Physiographic and entomologic risk factors of malaria in Assam, India.
ABSTRACT Fever surveys were conducted in several districts of the Indian state of Assam to ascertain the prevalence of malaria in relation to vector abundance, entomologic inoculation rates (EIRs), and geographic location of human settlements. Anopheles minimus were incriminated, but their relative abundance and biting rates varied among districts, and no significant correlation was observed between these two indicators (r = 0.43, P = 0.34). Plasmodium falciparum was the predominant parasite species except in two districts where P. vivax was the majority parasite. The EIRs per person/night were 0.46-0.71 in P. falciparum-predominant areas and 0.12 in the district where P. vivax predominated. The correlation of percentage of fever cases positive for malaria infection in each district with the corresponding EIR was not significant (r = 0.6, P = 0.21). Malaria cases were detected in all months of the year but peaked during May-June, which corresponded to the months of heavy rainfall. These were also the months with highest incidence of infection with P. falciparum. Malaria cases were observed in all age groups of both sexes, and there was clustering of cases in villages near the vector-breeding habitat (perennial seepage streams), and foothill villages. However, malaria incidences were consistently lower in villages within 5 km of the nearest health care facility, which were in town areas. The data presented are indicative of low-to-moderate levels of malaria transmission by An. minimus, and would be of value for developing future intervention strategies.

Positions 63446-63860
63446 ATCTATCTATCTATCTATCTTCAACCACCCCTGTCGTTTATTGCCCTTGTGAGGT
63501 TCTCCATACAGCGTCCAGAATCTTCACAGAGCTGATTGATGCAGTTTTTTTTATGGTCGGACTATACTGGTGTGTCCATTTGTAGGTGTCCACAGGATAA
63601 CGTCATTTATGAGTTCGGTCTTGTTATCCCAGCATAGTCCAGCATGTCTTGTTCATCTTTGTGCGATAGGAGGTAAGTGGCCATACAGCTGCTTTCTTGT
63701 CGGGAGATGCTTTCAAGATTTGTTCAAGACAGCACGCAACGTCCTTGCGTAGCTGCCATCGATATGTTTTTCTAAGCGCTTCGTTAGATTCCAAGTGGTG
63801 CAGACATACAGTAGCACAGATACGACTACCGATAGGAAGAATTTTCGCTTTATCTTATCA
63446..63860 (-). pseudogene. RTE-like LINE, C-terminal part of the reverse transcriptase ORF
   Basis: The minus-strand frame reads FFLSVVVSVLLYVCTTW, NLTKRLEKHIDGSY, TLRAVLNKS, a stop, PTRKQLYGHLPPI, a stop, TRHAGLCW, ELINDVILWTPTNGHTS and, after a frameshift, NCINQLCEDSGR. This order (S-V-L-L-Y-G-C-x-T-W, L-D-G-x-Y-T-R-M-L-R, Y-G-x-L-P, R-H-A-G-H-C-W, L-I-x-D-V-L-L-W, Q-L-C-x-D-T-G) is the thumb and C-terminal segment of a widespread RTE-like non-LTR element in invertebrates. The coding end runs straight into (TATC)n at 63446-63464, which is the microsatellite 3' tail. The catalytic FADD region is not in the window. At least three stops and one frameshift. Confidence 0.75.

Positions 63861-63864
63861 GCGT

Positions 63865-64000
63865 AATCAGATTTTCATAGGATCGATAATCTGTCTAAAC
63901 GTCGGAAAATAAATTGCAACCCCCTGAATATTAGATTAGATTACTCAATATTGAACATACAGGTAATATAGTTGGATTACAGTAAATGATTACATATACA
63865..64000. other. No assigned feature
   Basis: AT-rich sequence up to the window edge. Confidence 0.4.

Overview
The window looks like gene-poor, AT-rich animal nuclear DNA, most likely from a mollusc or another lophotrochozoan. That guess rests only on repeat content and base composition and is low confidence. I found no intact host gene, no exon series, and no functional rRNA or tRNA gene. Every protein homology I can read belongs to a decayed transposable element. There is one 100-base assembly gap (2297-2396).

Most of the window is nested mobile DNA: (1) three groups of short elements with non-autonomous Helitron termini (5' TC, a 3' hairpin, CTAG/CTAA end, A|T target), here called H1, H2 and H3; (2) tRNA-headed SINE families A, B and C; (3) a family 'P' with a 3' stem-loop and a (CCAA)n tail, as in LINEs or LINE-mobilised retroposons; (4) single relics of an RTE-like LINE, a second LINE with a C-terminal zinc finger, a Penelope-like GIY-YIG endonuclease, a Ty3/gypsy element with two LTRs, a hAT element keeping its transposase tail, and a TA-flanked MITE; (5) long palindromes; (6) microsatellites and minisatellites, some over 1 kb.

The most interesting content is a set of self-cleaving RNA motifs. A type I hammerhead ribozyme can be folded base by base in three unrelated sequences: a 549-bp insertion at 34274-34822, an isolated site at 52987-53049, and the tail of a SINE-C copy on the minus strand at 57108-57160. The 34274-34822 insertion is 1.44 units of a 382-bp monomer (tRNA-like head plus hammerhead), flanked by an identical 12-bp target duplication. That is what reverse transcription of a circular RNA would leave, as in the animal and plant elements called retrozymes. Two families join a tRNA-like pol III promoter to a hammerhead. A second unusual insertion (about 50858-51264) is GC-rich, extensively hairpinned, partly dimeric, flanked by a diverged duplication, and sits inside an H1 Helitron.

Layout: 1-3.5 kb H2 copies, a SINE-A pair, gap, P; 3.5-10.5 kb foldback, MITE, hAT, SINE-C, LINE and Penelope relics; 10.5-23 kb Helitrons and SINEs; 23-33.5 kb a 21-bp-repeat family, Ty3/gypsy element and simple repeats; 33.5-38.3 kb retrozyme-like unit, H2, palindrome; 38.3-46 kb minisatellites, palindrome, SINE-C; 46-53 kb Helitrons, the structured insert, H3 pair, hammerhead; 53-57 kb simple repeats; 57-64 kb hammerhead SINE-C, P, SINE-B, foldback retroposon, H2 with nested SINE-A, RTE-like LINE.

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ABSTRACT: Anopheles annularis is one of the major vectors of malaria in Odisha, India. The present study was undertaken to determine the vectorial capacity and assess the genetic diversity of An. annularis collected from different endemic regions of Odisha. Mosquitoes were collected from thirteen endemic districts using standard entomological collection methods from 2009-2011. Sibling species of An. annularis were identified by PCR-RFLP and sequencing of D3 region of 28S ribosomal DNA (rDNA) region. Plasmodium falciparum (Pf) sporozoite rate and human blood fed percentage (HBF) were estimated by multiplex PCR using Pf and human specific primers. Genetic diversity of An. annularis was estimated by ISSR markers. Out of 1647 An. annularis collected, 1353 (82.15%) were collected by mechanical aspirators and 294 (17.85%) by light trap. 49 (2.97%) were positive for human blood and 18 (1.09%) were positive for Pf sporozoite. PCR-RFLP and sequencing analyses detected only An annularis A in the study areas. Overall genetic differentiation among An. annularis populations was moderate (FST=0.048) and showed significant correlation between genetic distance and geographic distance (r=0.882; P<0.05). Angul population proved to be genetically unique and was highly divergent FST>0.110) from other populations, suggesting low gene flow between them. The study indicated that only An. annularis A was found in Odisha with potential vectorial capacity that can play a major role in malaria transmission. ISSR markers proved to be useful molecular tools to evaluate genetic variability in An. annularis populations.Acta tropica 05/2014; · 2.79 Impact Factor